The Gunsmoke Serenade
Reviewed by Joe Bonadonna
Thomas McNulty writes 5-star westerns on par with Zane Grey, Max Brand and Louis L'AMour. I've now read and enjoyed five of his westerns, and he just keeps on getting better and better. From his prose to his characterization and action-packed climaxes, he helps keep the western genre alive and kicking. One day I hope to see him write his own epic, a magnum opus like Larry McMurty's Lonesome Dove.
In The Gunsmoke Serenade, Marshal Maxfield Knight see three gunslingers in the town of Cherrywood Crossing, CO, one afternoon. When they try to draw down on him, he outdraws and guns them down. Later, Knight learns that the gunmen had been hired to kill him by one Silas Manchester. Why? Could it possibly have something to do with the hanging of a bank robber and murderer named Cal Randal? Does this all tie in with the murder of Knight's wife? Knight doesn't yet know, but he intends to find out.
This is the start of manhunt that soon turns into a deadly, guns-blazing cat and mouse game that Knight is determined to win, even though the odds are stacked heavily against him. When Knight is pinned down in the mountains by Manchester's men, a mountain man named Albert LaCroix saves his life, and together they hole up in a cave while they join forces and plan their strategy.
Meanwhile, Deputy Cole Tibbs, growing more and more worried because Knight has been gone too long, sets out to find and help the marshal -- if he's still alive. From here on the action is fast and furious -- sort of a guerrilla warfare in the Colorado wilderness, and you'll soon see why the title of this excellent novel is The Gunsmoke Serenade.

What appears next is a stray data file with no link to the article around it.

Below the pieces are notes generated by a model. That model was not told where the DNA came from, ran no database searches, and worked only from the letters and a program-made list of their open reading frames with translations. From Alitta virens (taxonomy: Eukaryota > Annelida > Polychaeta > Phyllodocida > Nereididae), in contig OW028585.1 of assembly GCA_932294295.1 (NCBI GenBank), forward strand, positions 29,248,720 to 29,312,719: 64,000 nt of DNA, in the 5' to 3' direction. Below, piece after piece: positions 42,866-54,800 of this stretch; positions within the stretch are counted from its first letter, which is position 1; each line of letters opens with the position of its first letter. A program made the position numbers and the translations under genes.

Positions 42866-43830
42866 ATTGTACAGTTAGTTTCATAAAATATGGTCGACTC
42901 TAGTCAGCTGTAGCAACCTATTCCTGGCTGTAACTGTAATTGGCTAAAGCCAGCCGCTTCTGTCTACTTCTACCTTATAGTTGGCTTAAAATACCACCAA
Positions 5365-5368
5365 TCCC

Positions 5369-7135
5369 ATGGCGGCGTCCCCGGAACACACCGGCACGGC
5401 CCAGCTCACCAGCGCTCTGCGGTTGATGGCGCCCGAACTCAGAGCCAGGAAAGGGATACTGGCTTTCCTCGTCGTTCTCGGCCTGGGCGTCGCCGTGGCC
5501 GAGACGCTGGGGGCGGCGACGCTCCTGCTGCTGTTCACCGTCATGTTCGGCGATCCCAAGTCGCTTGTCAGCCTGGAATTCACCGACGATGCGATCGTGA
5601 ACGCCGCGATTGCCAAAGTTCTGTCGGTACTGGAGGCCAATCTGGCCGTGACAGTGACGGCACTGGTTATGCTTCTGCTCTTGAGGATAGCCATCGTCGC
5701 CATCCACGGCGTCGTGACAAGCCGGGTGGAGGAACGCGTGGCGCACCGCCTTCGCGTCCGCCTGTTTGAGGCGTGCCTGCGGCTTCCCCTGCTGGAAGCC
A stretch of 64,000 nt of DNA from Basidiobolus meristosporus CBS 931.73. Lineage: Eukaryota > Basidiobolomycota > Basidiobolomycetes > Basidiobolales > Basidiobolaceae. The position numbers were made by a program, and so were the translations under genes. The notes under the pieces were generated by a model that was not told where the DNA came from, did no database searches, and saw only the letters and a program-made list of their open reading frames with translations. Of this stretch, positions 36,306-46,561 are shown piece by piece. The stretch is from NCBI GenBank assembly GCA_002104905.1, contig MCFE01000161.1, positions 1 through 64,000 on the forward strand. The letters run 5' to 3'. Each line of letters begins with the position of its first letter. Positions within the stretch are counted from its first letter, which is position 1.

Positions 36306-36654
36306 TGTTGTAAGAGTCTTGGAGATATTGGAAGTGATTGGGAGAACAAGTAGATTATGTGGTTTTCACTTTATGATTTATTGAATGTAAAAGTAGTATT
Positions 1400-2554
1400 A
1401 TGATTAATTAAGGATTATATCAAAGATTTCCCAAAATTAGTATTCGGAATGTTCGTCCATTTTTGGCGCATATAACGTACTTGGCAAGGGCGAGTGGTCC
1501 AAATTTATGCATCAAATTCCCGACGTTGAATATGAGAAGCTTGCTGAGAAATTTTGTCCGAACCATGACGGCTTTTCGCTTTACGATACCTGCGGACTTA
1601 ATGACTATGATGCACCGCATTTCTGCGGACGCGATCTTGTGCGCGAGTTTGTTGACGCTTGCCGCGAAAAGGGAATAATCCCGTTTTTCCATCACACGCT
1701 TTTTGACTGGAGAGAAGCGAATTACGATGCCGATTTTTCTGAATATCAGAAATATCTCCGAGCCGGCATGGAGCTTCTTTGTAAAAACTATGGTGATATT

The game then becomes more interesting when an educated tracker named Castellanos, who was hired by Manchester to find Knight, makes contact with the marshal. He delivers a note from Manchester to Knight, who is basically calling him out to a face-to-face confrontation. This leads to a final showdown between Knight and Manchester, a battle royale between the two men that rivals John Wayne's and Randolph Scott's two legendary fistfights in the films "Pittsburgh" and "The Spoilers."
With an graceful yet gritty style and a sharp eye for detail, as well as crackling dialog, colorful characters, and plenty of action that is well-written, well-choreographed and easy to follow, McNulty once again hits the bull's eye. You'll wince at every twig and bit of foliage that's stepped on, smell and taste the crisp mountain air, duck at every gunshot, and smell the tangy gunsmoke drifting on the morning breeze. McNulty is a master at writing westerns, and I look forward to reading more of his work.
The Gunsmoke Serenade:
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